A New Jersey physician who wrote thousands of recommendations for medical marijuana had his license suspended by the state Wednesday and was ordered to cease practicing medicine altogether by Feb. 8.

Anthony Anzalone, a former OB/GYN, was one of the first doctors to register with the Garden State’s medical marijuana program when it launched in 2012. He told a reporter for the Inquirer and Daily News that he viewed it as “a promising alternative medicine.” Because insurance does not cover cannabis, he initially charged $100 in cash for a visit and required three visits before he would issue a certification.

After rebranding himself as “Dr. Marijuana,” Anzalone grew his practice to became a multimillion-dollar enterprise with three North Jersey offices. He collected $350 from each patient for writing the equivalent of a cannabis prescription. At one point Anzalone had signed more patients up for the program than any other doctor.

State officials this week branded Anzalone as “unscrupulous,” accusing him of indiscriminately authorizing the drug for thousands of people who did not qualify for the program.

To increase revenues, Anzalone “routinely registered patients who would not qualify for [marijuana] because they lacked a debilitating condition as defined by regulations, or fabricated debilitating conditions to qualify them,” state officials said. Anzalone authorized so many patients that he often required hotel conference rooms to see them in large numbers.

Anzalone’s attorney said the doctor was not guilty of anything more than being “a trailblazer.”

“When you’re trying to be accessible and make it so patients can get the medicine they need, you’re going to do it in a different way,” said lawyer Jef Henninger “We’re confident that we’ll be able to get his license reinstated and he’ll be able to continue to treat patients.”

Henninger said a substitute doctor will take over Anzalone’s patient load so that no one will go without care. If the Garden State legalizes marijuana for recreational use, Henninger said, the case against Anzalone likely will be reconsidered.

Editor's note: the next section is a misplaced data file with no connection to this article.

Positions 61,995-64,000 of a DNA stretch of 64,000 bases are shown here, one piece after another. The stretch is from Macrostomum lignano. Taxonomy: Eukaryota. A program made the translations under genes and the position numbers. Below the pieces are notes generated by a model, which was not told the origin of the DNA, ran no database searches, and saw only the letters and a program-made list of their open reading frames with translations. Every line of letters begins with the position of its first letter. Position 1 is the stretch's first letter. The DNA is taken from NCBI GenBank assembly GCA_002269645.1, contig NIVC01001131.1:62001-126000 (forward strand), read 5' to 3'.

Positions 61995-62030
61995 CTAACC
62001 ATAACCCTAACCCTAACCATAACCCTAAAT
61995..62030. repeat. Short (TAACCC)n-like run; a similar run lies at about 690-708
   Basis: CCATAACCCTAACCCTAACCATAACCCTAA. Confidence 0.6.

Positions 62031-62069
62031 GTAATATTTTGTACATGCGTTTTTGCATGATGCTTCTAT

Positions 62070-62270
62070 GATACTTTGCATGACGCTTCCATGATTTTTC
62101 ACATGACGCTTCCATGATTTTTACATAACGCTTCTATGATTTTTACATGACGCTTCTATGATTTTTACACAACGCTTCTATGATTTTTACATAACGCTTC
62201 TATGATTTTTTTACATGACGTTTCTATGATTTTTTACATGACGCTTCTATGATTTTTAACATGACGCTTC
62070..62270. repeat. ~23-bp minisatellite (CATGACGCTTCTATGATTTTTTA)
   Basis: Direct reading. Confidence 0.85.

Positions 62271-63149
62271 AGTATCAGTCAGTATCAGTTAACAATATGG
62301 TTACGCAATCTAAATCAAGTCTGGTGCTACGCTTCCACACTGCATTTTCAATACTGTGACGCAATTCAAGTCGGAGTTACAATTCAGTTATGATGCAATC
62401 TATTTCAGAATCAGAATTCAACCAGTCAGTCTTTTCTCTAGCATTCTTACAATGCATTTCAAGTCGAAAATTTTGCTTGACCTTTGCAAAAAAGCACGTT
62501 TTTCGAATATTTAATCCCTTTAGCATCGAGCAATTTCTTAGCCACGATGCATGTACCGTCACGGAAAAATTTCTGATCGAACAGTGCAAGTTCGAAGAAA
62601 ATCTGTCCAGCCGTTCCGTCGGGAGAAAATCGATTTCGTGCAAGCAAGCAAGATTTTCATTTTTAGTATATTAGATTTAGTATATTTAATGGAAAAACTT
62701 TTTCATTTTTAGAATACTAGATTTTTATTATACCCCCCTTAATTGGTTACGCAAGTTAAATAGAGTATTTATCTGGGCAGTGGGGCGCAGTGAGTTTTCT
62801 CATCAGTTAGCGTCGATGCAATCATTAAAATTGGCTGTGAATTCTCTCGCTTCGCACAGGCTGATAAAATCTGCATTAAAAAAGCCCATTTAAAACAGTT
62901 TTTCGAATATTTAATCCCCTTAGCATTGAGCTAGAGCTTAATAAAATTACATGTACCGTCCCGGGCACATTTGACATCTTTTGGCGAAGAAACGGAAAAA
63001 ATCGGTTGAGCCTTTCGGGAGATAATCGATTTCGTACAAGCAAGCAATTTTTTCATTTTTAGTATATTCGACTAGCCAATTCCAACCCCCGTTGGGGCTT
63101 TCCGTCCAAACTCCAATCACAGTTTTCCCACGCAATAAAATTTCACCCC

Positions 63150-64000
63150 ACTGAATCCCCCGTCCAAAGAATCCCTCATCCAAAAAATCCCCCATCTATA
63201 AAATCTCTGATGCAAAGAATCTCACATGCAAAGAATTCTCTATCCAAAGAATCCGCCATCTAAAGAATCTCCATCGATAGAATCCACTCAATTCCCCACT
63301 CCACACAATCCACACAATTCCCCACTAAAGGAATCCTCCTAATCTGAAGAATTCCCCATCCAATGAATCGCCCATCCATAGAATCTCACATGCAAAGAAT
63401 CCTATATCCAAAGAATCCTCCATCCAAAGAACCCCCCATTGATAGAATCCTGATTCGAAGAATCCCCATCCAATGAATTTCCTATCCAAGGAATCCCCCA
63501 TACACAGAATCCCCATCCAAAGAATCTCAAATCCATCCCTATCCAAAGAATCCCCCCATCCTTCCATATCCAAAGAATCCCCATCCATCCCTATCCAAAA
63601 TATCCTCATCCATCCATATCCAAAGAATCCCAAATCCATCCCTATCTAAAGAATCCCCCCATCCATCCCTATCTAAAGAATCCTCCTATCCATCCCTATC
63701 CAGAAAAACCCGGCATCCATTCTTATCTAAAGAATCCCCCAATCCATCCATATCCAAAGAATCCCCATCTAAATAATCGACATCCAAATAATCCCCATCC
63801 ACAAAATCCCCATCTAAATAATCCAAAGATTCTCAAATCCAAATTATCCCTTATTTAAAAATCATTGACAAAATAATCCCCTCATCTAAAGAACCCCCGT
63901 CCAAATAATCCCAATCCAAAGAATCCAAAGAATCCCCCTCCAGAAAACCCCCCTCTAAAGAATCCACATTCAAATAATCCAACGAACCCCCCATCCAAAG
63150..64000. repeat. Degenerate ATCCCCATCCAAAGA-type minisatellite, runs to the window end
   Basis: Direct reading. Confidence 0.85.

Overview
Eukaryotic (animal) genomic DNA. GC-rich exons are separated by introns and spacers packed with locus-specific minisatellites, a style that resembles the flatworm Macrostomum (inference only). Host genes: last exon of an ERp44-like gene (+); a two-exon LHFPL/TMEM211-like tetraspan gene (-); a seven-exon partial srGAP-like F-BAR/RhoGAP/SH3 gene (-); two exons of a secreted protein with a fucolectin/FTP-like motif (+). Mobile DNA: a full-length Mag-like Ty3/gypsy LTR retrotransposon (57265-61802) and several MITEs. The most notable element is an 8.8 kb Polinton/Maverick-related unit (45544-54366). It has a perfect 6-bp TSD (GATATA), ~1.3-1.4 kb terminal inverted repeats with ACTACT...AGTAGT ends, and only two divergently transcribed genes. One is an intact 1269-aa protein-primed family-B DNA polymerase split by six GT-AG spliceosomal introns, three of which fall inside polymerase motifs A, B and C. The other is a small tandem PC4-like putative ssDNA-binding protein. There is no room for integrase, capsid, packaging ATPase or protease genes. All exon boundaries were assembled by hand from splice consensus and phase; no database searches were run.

Anzalone wrote recommendations for nearly 3,250 patients. About 2,100 of those patients remain active participants. Physicians registered with the program have an average of 45 patients in the medical program, state officials said.

In addition to the $350 initial consultation fee that he charged his patients -- whether they were qualified or not -- Anzalone required a $100 quarterly payment to remain qualified for the program.

The Division of Consumer Affairs opened an investigation into Anzalone following complaints against him filed with the state Department of Health. Similar complaints in Pennsylvania are handled by the state Department of State.

Two undercover investigators posed as patients and confirmed that Anzelone practiced "with little regard for patient privacy, and in a manner inconsistent with the bona fide physician-patient relationship requirement,” according to the complaint. Four former patients also made statements alleging Anzalone did not gather a comprehensive medical history or perform physical examinations as required by law before writing them recommendations for cannabis.

In a news release announcing the interim consent order, Paul R. Rodriguez, acting director of the Division of Consumer Affairs, said Anzalone "exploited his patients and the [marijuana program] for his own gain, completely disregarding the regulations meant to protect patients.

“By temporarily suspending Dr. Anzalone from practicing medicine, we are making it clear that we will not allow unscrupulous doctors to enrich themselves at the expense of the safety and welfare of their patients and the public.”

Inquirer staff writer Jan Hefler contributed to this article.